Industry experts believe that of the more than 300K tech jobs that were lost to global economic challenges, more than a third could land in India
Ever since the macroeconomic headwinds took the North American and European economies on a downward spiral, technology jobs have been on the line. As many as 300,000 such jobs were said to be snipped away by both large and small enterprises in these geographies. Now, there is a view gaining ground that over a third of these jobs could land in outsourcing hubs.
The currency arbitrage process appears to be back in business as some industry experts we spoke to believe that many of the technology companies such as Tata Consultancy Services, Wipro, Infosys and others could benefit from the large scale layoffs. Some expect between 30% and 40% of such jobs to land in India while others are more circumspect.
There could be an immediate impact in the wake of layoffs announced by global Big Tech companies such as Amazon, Microsoft, Google, Meta and Salesforce to take a few examples. The question though remains whether these companies would jiggle their workforce to an extent where some of the high-cost staff fall off and can be replaced by lower cost ones.
Data suggests hiring sentiments are back
“In fact, we see early trends of some of this happening. As companies realign with the modern realities of slow growth and static revenues, we expect to see some of the mid-tier positions giving way to those at lower levels. And these could be filled by fresh recruitments as well as smart utilization of bench strength,” says a senior executive of a Bangalore-based headhunter.
Meanwhile, a report published in the ET quotes data from Xpheno to suggest that the Indian workforce in big tech companies account for around 17% of their global staff strength. This grew by 35% in the past 12 months as against a 12% growth in headcount across the world. Also, the BFSI vertical saw the highest rate of growth at 21%.
Though companies are facing a steady slow down across most of the developed world, they continue to aspire to maintain their profitability. For this, the companies require to keep jobs to deliver the desired outcomes for their clients and it doesn’t really matter if the jobs are in the local industry or outsourced to another geography.
IT industry body Nasscom says India has more than 2700 global capability centers, with over 65% of them being a part of large enterprises based in the United States. This cohort reportedly added 150,000 employees in just over a year’s time. And there could be more of the same coming their way.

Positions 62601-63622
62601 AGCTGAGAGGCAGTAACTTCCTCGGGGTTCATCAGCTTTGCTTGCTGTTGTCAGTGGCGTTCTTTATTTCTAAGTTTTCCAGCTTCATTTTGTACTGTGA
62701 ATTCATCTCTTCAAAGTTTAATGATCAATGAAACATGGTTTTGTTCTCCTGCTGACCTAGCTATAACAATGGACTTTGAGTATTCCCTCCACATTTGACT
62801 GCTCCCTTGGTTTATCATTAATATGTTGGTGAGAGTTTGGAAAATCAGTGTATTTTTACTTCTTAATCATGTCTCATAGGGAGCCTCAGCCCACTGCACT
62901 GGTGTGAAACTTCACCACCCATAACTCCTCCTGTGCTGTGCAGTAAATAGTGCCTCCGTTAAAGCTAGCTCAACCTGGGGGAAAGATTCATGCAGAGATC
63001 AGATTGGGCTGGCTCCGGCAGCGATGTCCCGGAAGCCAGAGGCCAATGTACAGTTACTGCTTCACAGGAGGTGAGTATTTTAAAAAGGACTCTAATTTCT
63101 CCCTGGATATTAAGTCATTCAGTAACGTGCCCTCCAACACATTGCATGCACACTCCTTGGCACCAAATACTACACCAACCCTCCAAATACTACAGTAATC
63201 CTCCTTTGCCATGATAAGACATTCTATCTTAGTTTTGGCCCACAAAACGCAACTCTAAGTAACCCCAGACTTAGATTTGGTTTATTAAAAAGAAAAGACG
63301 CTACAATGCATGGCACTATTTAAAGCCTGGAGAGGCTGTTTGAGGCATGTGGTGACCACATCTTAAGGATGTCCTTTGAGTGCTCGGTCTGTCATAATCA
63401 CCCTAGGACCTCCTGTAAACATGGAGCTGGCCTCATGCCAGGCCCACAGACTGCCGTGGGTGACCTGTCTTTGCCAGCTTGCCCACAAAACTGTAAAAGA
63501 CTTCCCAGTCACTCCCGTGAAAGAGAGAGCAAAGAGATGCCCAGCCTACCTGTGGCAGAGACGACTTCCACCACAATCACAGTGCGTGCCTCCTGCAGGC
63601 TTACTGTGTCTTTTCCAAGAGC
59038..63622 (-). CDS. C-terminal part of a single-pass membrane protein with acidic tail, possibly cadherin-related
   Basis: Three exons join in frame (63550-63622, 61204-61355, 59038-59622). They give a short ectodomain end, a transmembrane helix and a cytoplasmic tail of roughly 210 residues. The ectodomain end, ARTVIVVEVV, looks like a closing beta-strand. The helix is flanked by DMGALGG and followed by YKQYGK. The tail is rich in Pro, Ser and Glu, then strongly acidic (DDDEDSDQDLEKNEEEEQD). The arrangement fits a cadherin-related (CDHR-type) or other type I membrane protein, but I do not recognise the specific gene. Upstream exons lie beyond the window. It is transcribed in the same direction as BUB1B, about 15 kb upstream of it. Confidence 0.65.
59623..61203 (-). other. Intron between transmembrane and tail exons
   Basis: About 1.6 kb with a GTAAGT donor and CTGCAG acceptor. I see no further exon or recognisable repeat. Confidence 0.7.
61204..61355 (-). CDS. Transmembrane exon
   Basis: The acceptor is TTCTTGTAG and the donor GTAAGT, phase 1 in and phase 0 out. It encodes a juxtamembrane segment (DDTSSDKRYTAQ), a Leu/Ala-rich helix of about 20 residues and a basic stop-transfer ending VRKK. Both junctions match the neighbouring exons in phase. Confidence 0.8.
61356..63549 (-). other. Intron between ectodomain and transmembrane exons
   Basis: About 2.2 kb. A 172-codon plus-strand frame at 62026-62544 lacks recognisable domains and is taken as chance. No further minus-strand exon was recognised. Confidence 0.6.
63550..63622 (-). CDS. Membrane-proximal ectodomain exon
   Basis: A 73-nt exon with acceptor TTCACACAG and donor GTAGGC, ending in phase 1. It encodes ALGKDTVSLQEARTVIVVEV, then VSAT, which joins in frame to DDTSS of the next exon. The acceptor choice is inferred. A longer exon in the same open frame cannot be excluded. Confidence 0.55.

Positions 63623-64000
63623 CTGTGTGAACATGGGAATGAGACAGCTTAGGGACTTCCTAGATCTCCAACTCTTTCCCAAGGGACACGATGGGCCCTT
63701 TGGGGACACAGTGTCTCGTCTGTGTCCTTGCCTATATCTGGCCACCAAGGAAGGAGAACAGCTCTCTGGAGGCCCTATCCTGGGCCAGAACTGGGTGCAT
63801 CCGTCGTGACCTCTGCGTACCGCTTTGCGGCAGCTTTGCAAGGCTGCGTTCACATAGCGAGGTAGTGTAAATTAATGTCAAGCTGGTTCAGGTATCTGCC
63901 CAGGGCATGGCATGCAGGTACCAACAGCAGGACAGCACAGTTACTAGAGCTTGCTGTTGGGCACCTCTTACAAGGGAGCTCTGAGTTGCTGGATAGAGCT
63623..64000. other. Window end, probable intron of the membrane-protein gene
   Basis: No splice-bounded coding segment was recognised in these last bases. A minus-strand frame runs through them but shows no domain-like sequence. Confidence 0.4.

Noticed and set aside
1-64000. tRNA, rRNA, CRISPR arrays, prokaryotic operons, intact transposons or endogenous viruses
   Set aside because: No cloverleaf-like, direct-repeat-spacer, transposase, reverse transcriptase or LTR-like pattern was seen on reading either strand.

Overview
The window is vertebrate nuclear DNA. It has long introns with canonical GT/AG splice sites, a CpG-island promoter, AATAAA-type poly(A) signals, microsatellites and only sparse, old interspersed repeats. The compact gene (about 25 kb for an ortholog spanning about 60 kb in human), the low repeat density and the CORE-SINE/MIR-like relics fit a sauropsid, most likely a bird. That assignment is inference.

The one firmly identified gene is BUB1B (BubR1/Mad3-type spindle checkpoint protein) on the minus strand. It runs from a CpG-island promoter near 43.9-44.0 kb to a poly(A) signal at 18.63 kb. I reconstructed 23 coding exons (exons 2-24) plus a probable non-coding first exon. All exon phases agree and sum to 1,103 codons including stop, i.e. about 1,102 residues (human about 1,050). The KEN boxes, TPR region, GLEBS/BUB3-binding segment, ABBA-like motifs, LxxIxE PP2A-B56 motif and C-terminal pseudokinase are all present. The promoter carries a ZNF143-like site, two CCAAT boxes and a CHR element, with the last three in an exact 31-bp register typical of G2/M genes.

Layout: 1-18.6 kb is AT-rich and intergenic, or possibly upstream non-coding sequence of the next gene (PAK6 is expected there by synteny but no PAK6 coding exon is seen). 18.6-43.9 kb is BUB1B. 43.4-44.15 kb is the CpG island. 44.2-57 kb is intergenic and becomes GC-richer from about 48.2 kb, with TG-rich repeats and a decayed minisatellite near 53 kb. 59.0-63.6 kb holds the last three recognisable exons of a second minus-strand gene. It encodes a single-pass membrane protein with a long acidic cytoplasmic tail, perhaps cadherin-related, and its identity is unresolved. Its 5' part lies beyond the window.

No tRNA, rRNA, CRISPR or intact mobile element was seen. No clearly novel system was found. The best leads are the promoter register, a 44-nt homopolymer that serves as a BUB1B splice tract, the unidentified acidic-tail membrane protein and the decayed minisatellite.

The arbitrage model or is it different now?
In fact this could well be a smart way to maximize profitability even during a slump. By shifting some part of their operations into India and other offshoring hubs, big enterprises can get their numbers to look better and thereby keep the stock market interest going strong. By doing so, they can hope to be ready for an upswing that is expected once the inflation pressures go.
In fact, the naysayers are of the opinion that given the fast-depleting labor arbitrage between India and other countries, the shift from developed countries may happen to geographies that provide cheaper options. Of course, it remains to be seen how marketing and sales teams of India’s big IT companies manage to compete on the rates by selling India’s expertise.
When we reached out to some of the top IT companies as well as the consulting majors operating in India, the one thing that came out is that hiring was indeed continuing in India at just about the normal pace. In fact, some said that the pace of hiring had upped over the last month or so, even as layoffs continued overseas and in some cases in India too.
There is also direct action among these big companies to reskill or upskill their teams so that they are ready to take over roles when the jobs come their way. In addition, companies at the college campuses seek freshers while also keeping their eyes peeled for later hirings. Entry level roles with three months of skilling appear to be the flavor of the season.